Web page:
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Men’s basketball preview: After off years, men could be set for return to glory

After two years of mediocrity, men’s basketball has its sights set on the UAA title.

Last season the Maroons were competitive, but couldn’t step up when it mattered most. Chicago (10–15, 6–8 UAA) had three losing streaks of four games or more en route to their worst season in 11 years. The Maroons dropped three games by six points or less, including a 75–73 heartbreaker to eventual league runner-up Carnegie Mellon last February.

“The effort was there to win more games than we did,” said head coach Mike McGrath, who has won two UAA titles in his seven years at the helm. “It was just a matter of a play here or a play there. We just have to get the job done.”

In contrast to last season, when Rochester ran away with the league before eventually falling to Wisconsin–Stevens Point in the national championship game, parity is the paramount theme this year. Four teams—Rochester, Wash U, NYU, and Carnegie Mellon—received first-place votes in the preseason coaches’ poll. The Maroons were picked to finish fifth.

“The top six could have been picked in any order,” McGrath said. “It’s about as balanced as it’s been since I’ve been here. We believe that we can truly compete for the UAA championship.”

Chicago will field a taller starting lineup than last season when the team hosts the opener of the Maroon Classic Saturday against Colby. Last year’s squad featured two players, second-year Nate Hainje and third-year Jason Vismantas, playing out of position as forwards. This season, with fourth-year Jon Todd sharing time up front with fellow classmates Clay Carmody and Jason Hicks, Vismantas and Hainje will move to their more natural position as wings.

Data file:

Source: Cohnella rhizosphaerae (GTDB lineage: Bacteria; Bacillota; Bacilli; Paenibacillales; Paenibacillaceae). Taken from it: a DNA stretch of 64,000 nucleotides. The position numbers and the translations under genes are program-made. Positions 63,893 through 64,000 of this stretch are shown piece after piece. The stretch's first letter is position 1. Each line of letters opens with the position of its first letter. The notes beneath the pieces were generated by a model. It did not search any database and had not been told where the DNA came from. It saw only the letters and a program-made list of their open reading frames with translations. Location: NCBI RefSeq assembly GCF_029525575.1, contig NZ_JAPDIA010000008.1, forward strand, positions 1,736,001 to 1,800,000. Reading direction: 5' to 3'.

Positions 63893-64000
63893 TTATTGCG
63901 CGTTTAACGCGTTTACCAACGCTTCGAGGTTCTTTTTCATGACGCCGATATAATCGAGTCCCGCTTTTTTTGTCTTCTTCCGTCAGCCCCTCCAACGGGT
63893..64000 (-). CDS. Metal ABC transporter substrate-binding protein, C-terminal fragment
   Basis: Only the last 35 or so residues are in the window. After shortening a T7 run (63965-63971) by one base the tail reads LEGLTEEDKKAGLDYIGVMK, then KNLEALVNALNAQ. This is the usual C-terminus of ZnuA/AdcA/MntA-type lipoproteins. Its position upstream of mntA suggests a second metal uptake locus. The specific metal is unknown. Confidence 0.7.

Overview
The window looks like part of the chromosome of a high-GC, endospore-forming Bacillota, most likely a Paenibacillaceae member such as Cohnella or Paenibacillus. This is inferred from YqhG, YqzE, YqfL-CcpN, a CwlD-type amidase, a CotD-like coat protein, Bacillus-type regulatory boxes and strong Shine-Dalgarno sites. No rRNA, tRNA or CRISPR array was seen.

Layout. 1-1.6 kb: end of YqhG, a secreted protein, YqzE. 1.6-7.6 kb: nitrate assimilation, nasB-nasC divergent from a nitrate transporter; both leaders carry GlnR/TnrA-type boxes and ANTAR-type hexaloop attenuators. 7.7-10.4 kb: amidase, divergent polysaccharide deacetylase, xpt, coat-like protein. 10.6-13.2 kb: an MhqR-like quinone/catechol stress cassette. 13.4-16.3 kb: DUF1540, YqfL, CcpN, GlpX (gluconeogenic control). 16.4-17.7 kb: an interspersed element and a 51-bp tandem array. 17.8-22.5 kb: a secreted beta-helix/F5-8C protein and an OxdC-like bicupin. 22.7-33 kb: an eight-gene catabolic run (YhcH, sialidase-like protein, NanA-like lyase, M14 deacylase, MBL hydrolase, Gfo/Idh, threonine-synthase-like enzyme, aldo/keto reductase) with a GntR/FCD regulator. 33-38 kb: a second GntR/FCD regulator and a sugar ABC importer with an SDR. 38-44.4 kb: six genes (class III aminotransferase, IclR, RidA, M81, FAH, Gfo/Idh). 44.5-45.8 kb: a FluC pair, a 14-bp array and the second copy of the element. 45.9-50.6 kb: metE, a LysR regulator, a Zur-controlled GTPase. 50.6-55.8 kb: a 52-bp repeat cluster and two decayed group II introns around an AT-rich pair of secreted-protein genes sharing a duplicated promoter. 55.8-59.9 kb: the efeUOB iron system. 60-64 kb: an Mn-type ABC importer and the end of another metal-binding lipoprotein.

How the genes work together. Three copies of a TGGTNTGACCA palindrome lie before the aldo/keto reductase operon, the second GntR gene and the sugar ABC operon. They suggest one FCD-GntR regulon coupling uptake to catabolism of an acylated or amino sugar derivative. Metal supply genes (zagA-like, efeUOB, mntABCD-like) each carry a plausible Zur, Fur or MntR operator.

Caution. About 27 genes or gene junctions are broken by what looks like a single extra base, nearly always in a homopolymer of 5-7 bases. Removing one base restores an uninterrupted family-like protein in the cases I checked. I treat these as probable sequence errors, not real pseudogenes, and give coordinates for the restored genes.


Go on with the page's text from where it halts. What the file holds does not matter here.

Offensively, the Maroons have lacked a gunner who can take over games on a regular basis since Derek Reich graduated in 2003. Last year, no player averaged more than 11 points per game. Although it makes for a less glamorous stat sheet, McGrath doesn’t see that changing this year, with three returning starters in Carmody, Hainje, and third-year point guard Brandon Woodhead.

“I suspect we’ll be pretty balanced. We have about six guys who can go for about 15 or 16 points in any game, depending on who the opponent is.”

Regardless of who scores, if the old adage that defense wins championships is true, than the Maroons will have to improve upon a defense that conceded 67.7 points per contest last season.

“Defensively, if we have good depth in the post, that will be a big factor,” McGrath said. “How we do defending on the perimeter will be important. If we can sustain our energy over the course of the season, then we’ll have a good year.”

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